Feeling tired? Take a nap or get more rest. Is your stomach grumbling? Eat balanced meals throughout the day. Cranky from stress? Go and play. When your energy levels aren’t being taken care of, your mood drops and your reasoning skills worsen.
3. Tie emotion to your goals.
Our emotions can easily overpower any logic deduction skills we have. So if you really want to start creating a habit, then associate it with an emotion. For instance, if you forget to floss your teeth, put a sign up reminding yourself that cavities are painful.
On the other hand, if you find it hard to work on a project, find ways to make it exciting. I like to use the Page-turner Technique to make it easier to get back into where I left off. You can also picture how your life will benefit from completing a task.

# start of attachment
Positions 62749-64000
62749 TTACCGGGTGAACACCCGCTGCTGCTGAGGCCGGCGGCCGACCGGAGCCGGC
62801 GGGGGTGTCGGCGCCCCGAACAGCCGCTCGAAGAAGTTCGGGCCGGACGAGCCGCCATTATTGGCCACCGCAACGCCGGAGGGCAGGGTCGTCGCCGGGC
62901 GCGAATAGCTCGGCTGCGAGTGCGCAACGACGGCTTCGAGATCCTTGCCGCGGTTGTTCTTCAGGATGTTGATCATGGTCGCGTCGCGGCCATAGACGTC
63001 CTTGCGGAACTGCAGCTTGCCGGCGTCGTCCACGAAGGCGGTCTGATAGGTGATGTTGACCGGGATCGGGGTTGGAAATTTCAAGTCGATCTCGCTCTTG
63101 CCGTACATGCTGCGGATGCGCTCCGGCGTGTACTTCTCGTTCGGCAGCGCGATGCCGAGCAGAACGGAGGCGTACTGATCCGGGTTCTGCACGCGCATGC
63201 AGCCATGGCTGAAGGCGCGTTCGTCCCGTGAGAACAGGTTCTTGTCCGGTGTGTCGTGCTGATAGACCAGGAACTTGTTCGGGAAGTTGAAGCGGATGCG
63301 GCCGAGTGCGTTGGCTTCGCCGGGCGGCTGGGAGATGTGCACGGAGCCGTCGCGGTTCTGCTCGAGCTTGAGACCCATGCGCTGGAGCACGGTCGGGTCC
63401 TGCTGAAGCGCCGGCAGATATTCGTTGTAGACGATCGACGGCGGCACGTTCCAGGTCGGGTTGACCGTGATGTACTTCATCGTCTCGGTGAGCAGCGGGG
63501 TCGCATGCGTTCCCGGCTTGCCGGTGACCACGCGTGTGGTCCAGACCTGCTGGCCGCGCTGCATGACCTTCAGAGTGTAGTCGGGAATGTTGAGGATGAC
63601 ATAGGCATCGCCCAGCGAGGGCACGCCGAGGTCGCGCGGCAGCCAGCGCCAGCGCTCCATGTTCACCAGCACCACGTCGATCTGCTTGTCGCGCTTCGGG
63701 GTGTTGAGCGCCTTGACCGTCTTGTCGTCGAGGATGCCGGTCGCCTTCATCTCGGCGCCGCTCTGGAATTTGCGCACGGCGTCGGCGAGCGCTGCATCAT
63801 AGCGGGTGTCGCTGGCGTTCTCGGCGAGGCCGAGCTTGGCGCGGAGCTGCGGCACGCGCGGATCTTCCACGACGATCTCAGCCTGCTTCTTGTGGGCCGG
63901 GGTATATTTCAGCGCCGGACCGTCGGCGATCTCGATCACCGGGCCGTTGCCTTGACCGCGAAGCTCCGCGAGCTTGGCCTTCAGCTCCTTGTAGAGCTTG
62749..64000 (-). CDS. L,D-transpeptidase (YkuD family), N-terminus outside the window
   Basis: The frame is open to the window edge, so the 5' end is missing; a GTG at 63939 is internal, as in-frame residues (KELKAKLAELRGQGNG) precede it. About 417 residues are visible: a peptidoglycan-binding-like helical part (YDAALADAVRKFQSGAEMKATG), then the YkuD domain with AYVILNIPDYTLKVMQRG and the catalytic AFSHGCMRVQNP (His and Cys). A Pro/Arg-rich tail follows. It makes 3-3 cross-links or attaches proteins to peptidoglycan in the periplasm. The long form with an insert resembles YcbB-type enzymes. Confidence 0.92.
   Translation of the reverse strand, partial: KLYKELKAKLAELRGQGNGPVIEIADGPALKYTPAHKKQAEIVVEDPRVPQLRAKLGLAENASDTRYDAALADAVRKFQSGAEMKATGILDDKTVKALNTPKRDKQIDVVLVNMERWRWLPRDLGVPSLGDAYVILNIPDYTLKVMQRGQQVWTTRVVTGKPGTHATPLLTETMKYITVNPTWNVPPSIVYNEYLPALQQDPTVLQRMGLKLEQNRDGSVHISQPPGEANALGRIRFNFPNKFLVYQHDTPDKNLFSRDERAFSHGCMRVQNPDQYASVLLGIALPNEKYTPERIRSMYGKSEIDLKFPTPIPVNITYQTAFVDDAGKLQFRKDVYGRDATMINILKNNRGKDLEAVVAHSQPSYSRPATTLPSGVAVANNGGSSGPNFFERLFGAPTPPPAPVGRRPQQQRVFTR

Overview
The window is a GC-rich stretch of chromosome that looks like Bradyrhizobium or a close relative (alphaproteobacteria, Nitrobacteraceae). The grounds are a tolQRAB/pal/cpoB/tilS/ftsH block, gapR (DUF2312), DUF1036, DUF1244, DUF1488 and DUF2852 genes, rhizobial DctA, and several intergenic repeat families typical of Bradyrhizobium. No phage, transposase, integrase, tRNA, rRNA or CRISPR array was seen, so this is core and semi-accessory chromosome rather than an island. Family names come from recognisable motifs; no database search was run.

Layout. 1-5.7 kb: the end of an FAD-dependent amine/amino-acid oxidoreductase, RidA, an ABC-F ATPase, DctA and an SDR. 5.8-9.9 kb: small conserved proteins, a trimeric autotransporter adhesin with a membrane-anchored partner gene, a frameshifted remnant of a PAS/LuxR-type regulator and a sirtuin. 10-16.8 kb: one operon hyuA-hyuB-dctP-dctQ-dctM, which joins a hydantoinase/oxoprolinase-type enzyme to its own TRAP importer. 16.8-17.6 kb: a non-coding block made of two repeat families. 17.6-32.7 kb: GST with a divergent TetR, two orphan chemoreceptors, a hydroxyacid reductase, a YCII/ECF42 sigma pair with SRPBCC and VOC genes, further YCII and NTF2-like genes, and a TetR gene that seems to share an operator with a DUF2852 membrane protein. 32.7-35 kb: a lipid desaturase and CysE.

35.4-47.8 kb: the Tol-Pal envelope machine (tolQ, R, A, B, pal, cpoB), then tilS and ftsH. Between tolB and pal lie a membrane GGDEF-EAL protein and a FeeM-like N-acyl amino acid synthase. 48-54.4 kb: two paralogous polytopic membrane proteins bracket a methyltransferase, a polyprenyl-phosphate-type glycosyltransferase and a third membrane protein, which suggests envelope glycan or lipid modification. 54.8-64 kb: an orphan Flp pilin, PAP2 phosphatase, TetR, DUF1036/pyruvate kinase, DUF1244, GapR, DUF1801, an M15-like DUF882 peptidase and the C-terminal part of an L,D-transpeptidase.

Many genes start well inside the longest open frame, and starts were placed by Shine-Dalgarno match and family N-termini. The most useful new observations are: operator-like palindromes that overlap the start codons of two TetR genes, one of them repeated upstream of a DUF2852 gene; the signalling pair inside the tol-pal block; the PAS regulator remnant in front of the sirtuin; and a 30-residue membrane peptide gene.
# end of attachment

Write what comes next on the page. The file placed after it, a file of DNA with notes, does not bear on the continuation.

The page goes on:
4. Just do it.
When we feel nervous or scared of doing something, we often try to talk ourselves into becoming more confident. While this method helps boost up our self-esteem, there comes a point when you just have to jump. After all, we’re naturally inclined to stay in the same situation.
In my case, I felt nervous about sending cold emails to reach out to strangers. I tried to reason to my fears about why it wouldn’t be so bad. But eventually, I just had to go ahead and do it. Now, I don’t mind sending cold emails and actually see it as a fun process.
Our decisions are often driven by factors outside of logic and reasoning. Distractions and emotions can lead us away from where we want to go. But if you can find ways to get parts of the brain to cooperate and behave according to your goals, then you’re well on your way to tipping the scales back in your favor.